While I was growing up, unlike the ladies of the end of time, most of the women were housewives, and they were pretty good at it. The house was always clean, the meals were always delicious, and the children followed strict routines; the mothers were the masters of their house.
At mornings, the fathers would work, and the mothers would meet for their daily morning gatherings, called sobhiyes that literally translates to small mornings. Need I come up with synonyms to the word small?
These sobhiyes seemed to be the hobby of all women, it was their religion and they were devout believers. On weekends I would wake up to their chatter. Like an orchestra of crickets they skillfully play their vocal chords. The morning birds would shy into their nests, the rush hour traffic drowned out.
My siblings and I would stay locked in our rooms throughout the ordeal. On unlucky occasions we would bump into the women and be shredded by their compliments of height, facial hair, deepening of voice, pimples, coming of age, and puberty.
On most successful days we avoided their hassle, but still overheard the talk. Who wore what to where? Who said what to whom? Gasps, laughter, tutting, sometimes tears. They would talk themselves silly, starting every topic with “I’m not the sort to talk,” and ending them with “Let’s be quiet, its better not to speak.” Everything was dramatized. We would listen to them wide eyed and amazed at the most interesting phenomenon of my times: the ability of 10 women or so to talk. At. The. Same. Time.
Towards the end of the ritual, most of the ladies would leave and a selective few would remain and summarize the whole sobhiye, and critique the content of the gathering. They would reach the epiphany of how shallow their gathering was, and how silly the topics were. Yet that didn’t seem to deter them from repeating this ritual oh so very often.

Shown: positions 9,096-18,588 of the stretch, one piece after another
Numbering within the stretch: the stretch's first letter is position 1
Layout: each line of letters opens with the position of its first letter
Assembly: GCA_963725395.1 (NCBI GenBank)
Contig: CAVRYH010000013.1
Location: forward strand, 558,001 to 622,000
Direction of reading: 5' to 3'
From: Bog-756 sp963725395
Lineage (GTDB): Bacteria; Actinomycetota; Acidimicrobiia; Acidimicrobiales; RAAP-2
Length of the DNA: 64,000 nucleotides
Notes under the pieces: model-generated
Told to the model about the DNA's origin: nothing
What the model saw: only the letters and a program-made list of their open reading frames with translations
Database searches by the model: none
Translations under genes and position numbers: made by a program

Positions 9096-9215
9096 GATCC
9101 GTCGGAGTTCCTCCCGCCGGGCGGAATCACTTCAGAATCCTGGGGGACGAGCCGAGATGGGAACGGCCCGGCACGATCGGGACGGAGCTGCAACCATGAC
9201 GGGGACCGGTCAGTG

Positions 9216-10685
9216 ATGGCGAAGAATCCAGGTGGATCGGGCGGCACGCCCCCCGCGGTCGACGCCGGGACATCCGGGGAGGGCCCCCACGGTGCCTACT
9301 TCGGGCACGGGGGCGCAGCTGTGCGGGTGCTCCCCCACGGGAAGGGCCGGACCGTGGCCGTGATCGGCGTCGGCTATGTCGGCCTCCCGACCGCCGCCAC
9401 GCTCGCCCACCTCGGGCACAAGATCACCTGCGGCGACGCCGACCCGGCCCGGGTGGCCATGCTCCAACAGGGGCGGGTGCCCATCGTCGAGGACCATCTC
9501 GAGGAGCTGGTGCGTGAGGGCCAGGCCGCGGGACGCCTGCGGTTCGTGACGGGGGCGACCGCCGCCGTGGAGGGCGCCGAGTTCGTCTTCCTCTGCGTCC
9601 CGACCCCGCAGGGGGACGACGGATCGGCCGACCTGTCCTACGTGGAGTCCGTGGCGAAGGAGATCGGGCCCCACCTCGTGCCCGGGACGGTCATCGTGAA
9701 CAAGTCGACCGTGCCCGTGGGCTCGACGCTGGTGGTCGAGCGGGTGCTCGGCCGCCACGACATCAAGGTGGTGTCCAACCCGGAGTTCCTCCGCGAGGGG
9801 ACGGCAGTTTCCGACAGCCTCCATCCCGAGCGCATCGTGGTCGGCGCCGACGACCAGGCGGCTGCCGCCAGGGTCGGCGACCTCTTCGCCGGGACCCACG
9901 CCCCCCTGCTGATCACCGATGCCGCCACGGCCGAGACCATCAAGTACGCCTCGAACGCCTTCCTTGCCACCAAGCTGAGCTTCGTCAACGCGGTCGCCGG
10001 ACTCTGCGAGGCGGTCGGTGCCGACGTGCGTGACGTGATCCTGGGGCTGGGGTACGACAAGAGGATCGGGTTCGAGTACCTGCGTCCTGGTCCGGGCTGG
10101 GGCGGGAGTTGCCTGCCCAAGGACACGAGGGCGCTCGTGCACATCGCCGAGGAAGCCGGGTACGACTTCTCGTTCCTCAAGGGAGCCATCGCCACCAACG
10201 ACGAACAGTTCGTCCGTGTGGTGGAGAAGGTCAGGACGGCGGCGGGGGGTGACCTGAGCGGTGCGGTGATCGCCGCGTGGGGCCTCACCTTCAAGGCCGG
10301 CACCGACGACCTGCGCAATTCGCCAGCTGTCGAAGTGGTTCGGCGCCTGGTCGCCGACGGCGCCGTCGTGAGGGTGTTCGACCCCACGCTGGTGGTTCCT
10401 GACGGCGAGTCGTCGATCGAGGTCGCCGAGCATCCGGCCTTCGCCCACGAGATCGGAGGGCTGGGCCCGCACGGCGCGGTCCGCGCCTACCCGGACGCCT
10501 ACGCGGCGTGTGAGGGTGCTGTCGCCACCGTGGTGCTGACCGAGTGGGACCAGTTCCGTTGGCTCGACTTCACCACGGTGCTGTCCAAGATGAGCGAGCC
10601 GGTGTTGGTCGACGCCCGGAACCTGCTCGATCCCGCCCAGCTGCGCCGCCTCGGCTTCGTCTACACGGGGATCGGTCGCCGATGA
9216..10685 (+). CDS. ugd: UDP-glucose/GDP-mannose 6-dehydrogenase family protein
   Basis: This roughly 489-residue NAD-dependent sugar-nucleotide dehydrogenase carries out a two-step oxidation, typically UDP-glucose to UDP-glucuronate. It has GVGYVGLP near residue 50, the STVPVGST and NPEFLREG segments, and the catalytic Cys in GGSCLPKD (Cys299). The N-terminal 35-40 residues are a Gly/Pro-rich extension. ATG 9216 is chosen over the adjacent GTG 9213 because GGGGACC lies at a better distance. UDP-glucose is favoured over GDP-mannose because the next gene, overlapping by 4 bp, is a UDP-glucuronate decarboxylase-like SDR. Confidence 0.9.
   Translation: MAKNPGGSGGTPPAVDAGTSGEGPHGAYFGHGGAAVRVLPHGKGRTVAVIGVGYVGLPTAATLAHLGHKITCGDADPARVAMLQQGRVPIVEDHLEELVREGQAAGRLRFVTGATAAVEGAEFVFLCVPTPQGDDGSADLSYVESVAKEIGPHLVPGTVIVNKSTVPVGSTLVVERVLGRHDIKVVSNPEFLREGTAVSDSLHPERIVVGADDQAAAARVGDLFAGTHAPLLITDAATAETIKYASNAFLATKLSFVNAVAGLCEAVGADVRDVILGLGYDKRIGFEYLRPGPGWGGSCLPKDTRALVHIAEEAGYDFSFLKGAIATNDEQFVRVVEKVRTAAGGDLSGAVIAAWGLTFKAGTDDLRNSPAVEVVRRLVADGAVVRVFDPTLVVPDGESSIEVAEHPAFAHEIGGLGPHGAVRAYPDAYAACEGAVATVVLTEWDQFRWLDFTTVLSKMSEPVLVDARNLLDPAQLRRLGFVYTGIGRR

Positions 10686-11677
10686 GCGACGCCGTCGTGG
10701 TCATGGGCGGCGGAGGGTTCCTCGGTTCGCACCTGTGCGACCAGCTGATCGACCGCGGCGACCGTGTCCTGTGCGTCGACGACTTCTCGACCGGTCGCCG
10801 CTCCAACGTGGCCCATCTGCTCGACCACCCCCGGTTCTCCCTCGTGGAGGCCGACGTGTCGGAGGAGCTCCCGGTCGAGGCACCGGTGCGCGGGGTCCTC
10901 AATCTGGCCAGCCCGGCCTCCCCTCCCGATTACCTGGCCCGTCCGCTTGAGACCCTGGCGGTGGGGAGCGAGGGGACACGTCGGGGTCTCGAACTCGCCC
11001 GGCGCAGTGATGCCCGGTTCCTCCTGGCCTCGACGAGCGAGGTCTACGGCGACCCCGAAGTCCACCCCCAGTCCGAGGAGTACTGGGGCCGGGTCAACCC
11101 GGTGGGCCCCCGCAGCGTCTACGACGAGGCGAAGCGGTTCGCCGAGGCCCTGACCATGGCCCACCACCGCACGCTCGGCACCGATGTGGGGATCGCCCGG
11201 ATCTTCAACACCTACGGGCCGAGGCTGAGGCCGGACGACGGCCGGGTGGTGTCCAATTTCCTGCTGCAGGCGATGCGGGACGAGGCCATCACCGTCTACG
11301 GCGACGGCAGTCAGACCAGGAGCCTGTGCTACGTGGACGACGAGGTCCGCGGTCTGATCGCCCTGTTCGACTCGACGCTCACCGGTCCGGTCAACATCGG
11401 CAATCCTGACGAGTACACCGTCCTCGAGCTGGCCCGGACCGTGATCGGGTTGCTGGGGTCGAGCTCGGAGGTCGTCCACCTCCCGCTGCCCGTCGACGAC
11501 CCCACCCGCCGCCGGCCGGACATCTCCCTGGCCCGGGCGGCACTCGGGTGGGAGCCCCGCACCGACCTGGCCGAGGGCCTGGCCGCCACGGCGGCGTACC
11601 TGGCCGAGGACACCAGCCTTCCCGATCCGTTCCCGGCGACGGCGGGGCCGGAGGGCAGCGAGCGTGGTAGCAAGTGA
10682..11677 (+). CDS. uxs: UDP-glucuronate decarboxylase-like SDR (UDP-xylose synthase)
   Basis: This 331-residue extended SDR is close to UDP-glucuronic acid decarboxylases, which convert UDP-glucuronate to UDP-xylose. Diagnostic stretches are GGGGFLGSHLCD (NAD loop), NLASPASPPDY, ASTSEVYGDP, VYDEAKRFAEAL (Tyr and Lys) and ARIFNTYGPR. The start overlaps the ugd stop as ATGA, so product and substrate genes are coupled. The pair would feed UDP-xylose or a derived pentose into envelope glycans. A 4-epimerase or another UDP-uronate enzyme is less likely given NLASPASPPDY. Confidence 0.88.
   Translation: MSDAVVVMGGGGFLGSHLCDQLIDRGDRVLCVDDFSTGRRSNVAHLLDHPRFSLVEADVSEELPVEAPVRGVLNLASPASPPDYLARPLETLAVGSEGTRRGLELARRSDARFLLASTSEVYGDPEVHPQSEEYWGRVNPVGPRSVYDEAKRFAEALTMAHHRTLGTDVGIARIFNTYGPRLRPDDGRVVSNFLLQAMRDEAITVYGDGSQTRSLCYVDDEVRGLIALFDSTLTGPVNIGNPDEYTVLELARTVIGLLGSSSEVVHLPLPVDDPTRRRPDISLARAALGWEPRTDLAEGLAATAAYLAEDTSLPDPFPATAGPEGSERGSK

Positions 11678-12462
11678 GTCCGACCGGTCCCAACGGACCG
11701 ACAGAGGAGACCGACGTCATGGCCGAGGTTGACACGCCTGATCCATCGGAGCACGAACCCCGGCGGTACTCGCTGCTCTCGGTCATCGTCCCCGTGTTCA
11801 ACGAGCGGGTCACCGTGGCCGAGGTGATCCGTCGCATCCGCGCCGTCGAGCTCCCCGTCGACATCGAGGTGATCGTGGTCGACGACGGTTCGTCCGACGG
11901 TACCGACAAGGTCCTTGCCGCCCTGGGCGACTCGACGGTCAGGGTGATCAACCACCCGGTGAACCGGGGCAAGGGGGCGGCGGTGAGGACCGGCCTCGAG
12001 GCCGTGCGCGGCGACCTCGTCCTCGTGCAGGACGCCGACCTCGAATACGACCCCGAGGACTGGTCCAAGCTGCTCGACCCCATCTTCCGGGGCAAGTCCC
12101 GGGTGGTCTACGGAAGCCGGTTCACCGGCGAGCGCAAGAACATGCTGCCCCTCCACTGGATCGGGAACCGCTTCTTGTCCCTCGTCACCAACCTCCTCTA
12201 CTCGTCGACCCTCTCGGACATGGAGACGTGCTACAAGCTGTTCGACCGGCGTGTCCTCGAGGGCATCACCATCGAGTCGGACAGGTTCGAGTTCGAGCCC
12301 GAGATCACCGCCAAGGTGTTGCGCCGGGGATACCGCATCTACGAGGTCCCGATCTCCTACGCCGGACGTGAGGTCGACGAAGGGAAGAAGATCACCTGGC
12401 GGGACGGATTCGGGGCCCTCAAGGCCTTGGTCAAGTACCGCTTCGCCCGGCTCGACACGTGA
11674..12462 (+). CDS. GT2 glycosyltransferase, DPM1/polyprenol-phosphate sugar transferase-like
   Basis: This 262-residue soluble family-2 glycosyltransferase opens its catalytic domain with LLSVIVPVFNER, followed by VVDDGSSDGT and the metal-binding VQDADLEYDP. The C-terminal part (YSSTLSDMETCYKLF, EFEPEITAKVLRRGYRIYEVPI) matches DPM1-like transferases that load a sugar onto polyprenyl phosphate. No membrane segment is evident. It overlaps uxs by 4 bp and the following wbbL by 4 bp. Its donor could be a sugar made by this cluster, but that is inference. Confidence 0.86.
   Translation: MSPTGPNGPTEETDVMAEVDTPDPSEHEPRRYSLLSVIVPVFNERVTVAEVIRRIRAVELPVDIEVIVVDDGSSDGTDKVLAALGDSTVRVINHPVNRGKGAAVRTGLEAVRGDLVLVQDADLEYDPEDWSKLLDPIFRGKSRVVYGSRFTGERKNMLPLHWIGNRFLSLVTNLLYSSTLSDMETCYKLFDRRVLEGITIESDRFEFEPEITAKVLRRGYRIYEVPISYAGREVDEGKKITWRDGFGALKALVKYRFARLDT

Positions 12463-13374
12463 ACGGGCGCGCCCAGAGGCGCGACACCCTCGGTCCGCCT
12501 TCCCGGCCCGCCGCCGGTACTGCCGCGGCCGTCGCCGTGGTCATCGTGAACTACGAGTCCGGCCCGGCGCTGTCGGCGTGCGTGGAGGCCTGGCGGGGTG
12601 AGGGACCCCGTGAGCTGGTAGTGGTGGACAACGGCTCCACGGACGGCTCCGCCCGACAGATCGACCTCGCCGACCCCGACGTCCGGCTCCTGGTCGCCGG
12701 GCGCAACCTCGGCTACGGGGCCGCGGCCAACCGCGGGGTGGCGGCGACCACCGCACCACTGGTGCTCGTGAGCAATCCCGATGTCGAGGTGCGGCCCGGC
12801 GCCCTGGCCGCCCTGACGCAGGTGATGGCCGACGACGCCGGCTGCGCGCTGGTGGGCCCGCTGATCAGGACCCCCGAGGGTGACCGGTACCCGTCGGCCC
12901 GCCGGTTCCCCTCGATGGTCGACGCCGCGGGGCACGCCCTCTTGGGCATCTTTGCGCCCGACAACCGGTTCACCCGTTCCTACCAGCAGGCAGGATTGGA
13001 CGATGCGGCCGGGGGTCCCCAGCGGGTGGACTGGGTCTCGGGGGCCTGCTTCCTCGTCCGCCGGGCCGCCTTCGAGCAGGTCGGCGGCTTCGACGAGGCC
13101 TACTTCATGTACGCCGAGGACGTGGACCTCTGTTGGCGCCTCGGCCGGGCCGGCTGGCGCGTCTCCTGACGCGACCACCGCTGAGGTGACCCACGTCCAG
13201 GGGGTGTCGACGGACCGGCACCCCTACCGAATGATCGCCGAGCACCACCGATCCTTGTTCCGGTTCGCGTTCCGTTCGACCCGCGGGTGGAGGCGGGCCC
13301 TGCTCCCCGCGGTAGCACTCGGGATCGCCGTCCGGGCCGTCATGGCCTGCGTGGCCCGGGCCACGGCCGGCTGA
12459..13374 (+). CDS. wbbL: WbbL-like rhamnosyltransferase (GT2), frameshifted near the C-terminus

These sobhiyes came under several themes, some were religious, others were congratulatory (childbirth, engagement, marriage, graduation, Hajj), a few consoling, most were just hosted recreationally.
Everybody knew everybody. Social circles were small, and the pressures to maintain an untarnished reputation was huge. Like the houses that the ladies master, their reputation had to be spotless. Their biggest challenge was to ensure their unpredictable children stayed tamed.
Academia had to be in order, friends had to be selected, physical appearance top notch, emotional life has to remain as empty as the desert in the countries we live in.
Everything the children did was a direct reflection on who the parents were. Thus we grew up under a huge superficial umbrella to protect us from the dangers of non-conformity.